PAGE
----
From online retail to textbook rental companies to digital advertising, India is witnessing a boom in online startups. Global investors eyeing the growth of Indian technology firms are helping these young, tech-savvy entrepreneurs fund their businesses.
Along with two friends, 32-year-old Jaideep Manchanda quit his job in a media group four months ago to launch a venture (www.aqugen.com) that advises companies about digital advertising strategies.
He took the plunge after seeing that Indian firms lag those in developed markets like the United States in terms of reaching customers online.
“This industry is almost ten years behind in India. Even the biggest of companies are wondering as to when and how to revamp their digital advertising budgets. There are a lot of companies who don’t even have a clue as to what to do,” said Manchanda.
As the number of internet users in India grows to about 300 million, many young people like Manchanda are trying to harness the massive potential of online businesses.
Unlike the Indian information technology companies that mushroomed in the 1980s to set up massive outsourcing centers for Western companies, the new startups are tapping the consumer potential of the country’s huge middle class. Only 25 percent of the population of 1.2 billion is presently online, but fast-growing sales of smart phones are fueling internet access at a furious pace.
A recent report by the industry body National Association of Software and Services Companies (NASSCOM) found that India is now the fourth largest startup hub in the world, with more than 3000 new companies. Over the next five years, that number is expected to grow to 11,500. It is being termed a “gold rush.”
NASSCOM Senior Director Rajat Tandon said the time is right for “people to go out and live their dreams.”
“[We have reached] the inflection point where people, rather than going and working for multinationals, are today looking at having the idea and work for themselves, and actually make it big. If you really see the buzz which is happening on the ecosystem right now, I think this is probably the most interesting period for startups,” said Tandon.
The thriving entrepreneurial culture has been fueled by success stories of local online companies such as Flipkart and Snapdeal, which reached multi-billion dollar valuations last year. The valuation of Flipkart, the poster child of Indian startups, rose from $3 billion to $11 billion in just one year.
While online retail is grabbing the most attention, technology startups are tapping customers in a host of other areas, such as renting textbooks, selling used goods or notebooks for school students, price comparison portals, and booking tickets.
Foreign online ventures have also stepped into the country to get a slice of the growing market. Raghav Gupta quit his job as a senior retail consultant to launch “BlaBlaCar,” the France-based long distance ridesharing service popular in Europe.
Gupta said what made India attractive for BlaBlaCar is the high penetration of social media. Facebook has more than 110 million members here. Social media is the main marketing platform for the carpooling company, which Gupta said has hit the ground running, with 125,000 seats offered in the first 100 days.
“What is also very interesting is this is not a big city phenomenon, so it is not just Mumbai and Delhi and Pune, but we have seen seats offered from 700 cities in India. So even in smaller cities like Yamunanagar or Rishikesh, people are aware of a service like this, they are online, they are on smart phones and they are willing to use it, because it is answering to a very fundamental need of people to be able to travel between cities in comfort,” said Gupta.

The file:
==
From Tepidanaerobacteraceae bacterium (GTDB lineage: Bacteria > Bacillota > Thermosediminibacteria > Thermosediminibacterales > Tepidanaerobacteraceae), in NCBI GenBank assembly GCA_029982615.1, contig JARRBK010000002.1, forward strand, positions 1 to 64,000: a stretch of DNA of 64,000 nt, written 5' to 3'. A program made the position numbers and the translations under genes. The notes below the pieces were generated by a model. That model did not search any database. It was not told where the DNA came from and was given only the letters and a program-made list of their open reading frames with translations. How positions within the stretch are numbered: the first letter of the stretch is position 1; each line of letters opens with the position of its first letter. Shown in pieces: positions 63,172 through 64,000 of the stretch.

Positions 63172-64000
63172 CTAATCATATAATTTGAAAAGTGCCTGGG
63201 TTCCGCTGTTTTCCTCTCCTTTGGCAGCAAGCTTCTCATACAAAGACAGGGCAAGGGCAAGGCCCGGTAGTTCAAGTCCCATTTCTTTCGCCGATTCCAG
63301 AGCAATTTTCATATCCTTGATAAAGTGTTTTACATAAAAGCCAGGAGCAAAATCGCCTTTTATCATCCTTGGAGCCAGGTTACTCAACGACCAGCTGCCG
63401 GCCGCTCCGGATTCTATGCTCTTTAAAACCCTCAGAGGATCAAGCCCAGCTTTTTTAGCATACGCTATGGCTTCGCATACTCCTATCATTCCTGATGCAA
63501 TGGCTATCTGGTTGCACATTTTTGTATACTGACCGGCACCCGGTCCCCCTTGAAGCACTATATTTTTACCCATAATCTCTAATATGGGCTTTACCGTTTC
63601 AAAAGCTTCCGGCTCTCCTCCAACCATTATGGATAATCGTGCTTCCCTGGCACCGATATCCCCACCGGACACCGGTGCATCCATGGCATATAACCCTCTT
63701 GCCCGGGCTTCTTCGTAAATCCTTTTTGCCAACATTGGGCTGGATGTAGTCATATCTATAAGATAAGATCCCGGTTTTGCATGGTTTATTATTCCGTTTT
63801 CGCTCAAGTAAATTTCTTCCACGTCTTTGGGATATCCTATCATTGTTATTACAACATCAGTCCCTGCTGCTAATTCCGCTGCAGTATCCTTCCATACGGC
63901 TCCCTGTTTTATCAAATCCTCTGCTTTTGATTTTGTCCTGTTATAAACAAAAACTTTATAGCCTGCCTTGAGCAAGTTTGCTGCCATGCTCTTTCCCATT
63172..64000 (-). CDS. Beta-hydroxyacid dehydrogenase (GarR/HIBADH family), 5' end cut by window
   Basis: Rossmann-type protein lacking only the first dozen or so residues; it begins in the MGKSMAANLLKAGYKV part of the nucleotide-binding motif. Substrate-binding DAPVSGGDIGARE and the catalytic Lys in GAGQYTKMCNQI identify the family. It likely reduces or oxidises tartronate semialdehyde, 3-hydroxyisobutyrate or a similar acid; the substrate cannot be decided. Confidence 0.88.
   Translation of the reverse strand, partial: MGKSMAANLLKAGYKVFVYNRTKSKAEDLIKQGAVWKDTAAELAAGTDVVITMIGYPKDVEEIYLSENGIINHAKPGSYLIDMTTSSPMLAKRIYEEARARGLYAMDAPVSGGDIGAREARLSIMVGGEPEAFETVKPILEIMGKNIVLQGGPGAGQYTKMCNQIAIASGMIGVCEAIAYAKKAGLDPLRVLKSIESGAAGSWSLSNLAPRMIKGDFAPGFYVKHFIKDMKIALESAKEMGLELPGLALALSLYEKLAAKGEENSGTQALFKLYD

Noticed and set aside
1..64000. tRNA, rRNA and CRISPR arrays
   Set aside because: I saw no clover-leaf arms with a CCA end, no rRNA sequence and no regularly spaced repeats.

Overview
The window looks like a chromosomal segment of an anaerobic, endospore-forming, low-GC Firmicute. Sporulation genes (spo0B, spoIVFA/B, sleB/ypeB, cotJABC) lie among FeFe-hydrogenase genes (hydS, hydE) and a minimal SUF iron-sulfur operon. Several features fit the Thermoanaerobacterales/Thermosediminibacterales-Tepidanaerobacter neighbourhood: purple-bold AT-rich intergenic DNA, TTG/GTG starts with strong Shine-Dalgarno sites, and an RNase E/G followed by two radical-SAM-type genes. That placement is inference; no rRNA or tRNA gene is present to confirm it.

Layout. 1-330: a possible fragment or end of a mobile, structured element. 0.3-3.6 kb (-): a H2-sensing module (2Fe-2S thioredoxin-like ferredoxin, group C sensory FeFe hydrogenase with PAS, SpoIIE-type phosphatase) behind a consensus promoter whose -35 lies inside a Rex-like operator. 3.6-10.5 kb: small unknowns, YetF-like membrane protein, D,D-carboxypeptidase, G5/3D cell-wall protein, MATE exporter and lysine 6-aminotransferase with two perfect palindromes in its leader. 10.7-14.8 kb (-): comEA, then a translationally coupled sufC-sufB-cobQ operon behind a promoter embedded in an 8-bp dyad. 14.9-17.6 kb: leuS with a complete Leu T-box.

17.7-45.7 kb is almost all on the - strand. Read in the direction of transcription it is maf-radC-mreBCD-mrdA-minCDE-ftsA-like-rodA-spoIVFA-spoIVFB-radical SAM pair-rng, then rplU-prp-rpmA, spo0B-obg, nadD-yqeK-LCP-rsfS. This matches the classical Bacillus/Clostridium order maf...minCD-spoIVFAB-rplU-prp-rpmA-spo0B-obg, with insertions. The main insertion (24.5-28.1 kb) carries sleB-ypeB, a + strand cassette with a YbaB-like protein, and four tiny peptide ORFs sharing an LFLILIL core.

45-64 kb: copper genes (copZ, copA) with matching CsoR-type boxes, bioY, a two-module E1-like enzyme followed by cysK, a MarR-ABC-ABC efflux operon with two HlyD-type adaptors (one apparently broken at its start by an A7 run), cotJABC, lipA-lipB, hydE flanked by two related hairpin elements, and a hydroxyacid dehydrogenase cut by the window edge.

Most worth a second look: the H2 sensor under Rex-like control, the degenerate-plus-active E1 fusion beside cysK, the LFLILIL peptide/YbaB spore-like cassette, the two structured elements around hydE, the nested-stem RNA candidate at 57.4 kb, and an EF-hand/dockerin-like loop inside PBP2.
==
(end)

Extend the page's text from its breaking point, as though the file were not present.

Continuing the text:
Gupta chose to leave his well-paid job because of the tremendous opportunities India offers entrepreneurs.
Although many online ventures have yet to turn a profit, they have grabbed the attention of global and domestic financiers. As a result, funding is no longer as challenging as it was some years ago – hedge funds and venture capitalists poured in about $5 billion in Indian e-commerce companies last year.
Sasha Mirchandani, founder and head of Kae Capital in Mumbai, called it “exciting times” as investors try to carefully pick “the large winners” in India. He is an investor in several online ventures.
“I think it is pent up demand. China has slowed down a little bit, so the next new opportunity was obviously India. Russia and Brazil have not been traditional startup locations, so India logically makes sense from all angles. Large market, consumer internet has taken off,” said Mirchandani.
Among those who have committed funds are large investors like Singaporean wealth fund Temasek Holdings, venture capitalists Accel Partners and Japan's SoftBank Corp.
Their interest has been triggered by hopes that some Indian startups could reach the size and scale of Chinese ventures such as Alibaba.
Tandon of NASSCOM said there is huge optimism around the future of Indian startups.
“Why not? The ingredients are being built and we have had some really cool products coming out of the country. Some of them have been successful and some of the entrepreneurs are saying ‘why can’t we build something that is futuristic,’” said Tandon.
That is what is driving many young people like Manchanda.
“Yeah, its definitely one positive step, its like one baby step that we have taken, and we have yet to see where we go. But definitely it gives the drive in you, it keeps the rush inside you,” said Manchanda.
Investor Mirchandani, who saw companies like Snapdeal scale up “right in front of my eyes,” said Indian technology entrepreneurs have achieved credibility and could become a backbone of the economy.